It was no surprise that former Gov. Mitt Romney had little to say concerning his “church” in the last presidential election. It has always been a stick his opponents were quick to use in bashing him. Rather, Romney and his advisers thought that the economy was bad enough for them to win on that issue. They were clearly wrong.
Now Mitt, having relocated to the Salt Lake area, seems set to make more of his beliefs. The Washington Post reports:
If he runs again in 2016, Romney is determined to re-brand himself as authentic, warts and all, and central to that mission is making public what for so long he kept private. He rarely discussed his religious beliefs and practices in his failed 2008 and 2012 races, often confronting suspicion and bigotry with silence as his political consultants urged him to play down his Mormonism.
Now, Romney speaks openly about his service as a lay pastor in the Mormon church; recites Scripture to audiences.
This means that Romney may be setting out to be open about who he is, and this might be good news for his campaign. It seems that one of the things that hurt Romney in the last campaign was that he was not seen as a candidate who cared about people. The Post further said.
In 2012, Obama’s campaign pilloried Romney by portraying him as an out-of-touch plutocrat. In national exit polling, voters who said choosing a candidate who “cares about people like me” was most important went with Obama over Romney, 81 percent to 18 percent.
But those close to him believe it will be different this time:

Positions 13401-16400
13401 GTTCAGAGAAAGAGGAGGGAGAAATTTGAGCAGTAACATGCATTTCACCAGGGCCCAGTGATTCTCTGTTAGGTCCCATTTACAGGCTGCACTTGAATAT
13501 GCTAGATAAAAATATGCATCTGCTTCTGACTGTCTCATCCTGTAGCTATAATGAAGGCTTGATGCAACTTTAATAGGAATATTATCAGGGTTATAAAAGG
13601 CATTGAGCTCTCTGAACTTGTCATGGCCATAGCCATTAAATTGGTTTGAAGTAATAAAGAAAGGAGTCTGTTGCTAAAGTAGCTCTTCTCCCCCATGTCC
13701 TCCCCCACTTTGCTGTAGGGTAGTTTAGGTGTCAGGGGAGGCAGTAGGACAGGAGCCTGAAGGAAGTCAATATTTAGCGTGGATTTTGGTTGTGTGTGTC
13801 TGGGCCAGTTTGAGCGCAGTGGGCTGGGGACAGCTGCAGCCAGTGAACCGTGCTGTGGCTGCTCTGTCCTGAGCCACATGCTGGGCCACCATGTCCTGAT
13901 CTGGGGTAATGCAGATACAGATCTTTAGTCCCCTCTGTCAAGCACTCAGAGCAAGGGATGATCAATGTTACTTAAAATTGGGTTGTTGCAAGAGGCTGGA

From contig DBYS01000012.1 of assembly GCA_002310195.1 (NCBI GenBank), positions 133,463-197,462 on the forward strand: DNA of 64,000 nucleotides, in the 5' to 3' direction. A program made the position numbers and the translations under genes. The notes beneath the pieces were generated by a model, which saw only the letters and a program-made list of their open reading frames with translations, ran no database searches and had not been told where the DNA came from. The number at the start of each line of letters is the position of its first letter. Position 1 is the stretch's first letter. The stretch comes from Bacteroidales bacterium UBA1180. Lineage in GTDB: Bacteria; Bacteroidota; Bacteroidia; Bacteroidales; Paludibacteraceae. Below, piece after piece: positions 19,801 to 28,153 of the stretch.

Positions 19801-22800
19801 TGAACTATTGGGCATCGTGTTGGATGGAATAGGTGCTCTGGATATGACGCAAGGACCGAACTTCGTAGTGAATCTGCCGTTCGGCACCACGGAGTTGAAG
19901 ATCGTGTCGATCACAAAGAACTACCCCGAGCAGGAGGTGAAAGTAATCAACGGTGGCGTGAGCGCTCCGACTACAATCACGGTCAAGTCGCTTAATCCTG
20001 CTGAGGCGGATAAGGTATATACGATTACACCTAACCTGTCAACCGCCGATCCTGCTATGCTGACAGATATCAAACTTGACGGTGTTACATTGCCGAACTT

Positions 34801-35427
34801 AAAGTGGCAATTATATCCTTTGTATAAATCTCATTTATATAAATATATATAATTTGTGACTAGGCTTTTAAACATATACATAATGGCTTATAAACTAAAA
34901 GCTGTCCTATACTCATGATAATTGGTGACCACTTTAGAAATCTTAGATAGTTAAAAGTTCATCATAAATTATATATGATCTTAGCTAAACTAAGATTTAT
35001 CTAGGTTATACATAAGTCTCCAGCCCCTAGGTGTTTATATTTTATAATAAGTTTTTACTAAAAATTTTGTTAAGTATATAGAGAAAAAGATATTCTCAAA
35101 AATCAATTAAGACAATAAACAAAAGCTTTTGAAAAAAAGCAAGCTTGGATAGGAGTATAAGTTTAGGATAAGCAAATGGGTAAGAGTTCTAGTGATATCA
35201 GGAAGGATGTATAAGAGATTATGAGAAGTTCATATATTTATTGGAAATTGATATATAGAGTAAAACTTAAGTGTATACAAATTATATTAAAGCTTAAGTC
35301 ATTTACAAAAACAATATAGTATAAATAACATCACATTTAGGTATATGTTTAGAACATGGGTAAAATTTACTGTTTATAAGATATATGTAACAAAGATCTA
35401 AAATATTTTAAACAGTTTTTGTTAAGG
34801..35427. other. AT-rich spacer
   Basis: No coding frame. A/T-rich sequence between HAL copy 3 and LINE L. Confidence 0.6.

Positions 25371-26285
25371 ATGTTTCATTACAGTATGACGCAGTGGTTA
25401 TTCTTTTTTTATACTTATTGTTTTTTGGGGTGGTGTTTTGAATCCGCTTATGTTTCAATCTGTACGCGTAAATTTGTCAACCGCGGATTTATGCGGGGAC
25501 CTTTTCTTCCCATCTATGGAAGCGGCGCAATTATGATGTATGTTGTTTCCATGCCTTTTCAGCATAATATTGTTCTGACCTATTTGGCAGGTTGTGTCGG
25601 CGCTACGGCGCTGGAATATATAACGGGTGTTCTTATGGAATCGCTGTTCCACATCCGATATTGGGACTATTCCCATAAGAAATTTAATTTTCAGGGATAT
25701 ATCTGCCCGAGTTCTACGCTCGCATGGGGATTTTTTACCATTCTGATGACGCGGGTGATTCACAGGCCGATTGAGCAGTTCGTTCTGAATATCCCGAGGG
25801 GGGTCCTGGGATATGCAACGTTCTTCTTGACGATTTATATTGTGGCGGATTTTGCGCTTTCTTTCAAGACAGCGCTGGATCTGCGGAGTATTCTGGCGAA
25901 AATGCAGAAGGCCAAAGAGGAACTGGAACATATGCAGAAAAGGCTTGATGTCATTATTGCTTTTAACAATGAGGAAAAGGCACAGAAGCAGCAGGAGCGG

“If he were to run again,” Tagg, the Romney’s eldest son said, “I believe he would be much more willing to open up and share who he is — not by asking others to learn the doctrines of his faith, but by speaking of the values of love and service that it has taught him.”
I have pointed out in an earlier article that Romney was not one to stay the course on a topic. Romney has had the habit in the past of flipping on an issue, to suit the voters. There was a lack of commitment to an issue, and it was hard to find where he would stand once elected. I think that Romney is showing that I was right. He will change from what’s right, to what works.
There are those who will admire this trait in Romney. They will say that this is a sign of a good leader. And I will concede that there are times that we need to go with what works. But, in the case of politics and leadership, this is a trait terrible. Pragmatism is a claim to relativism. If you, with out new evidence or reason, can anything be said to be “right?”
Romney has no care for what is right or wrong for our country; he just wants to be president. And though this might not make him any different that the other fifteen or twenty saps that are running against him, they have done a better job of fooling me.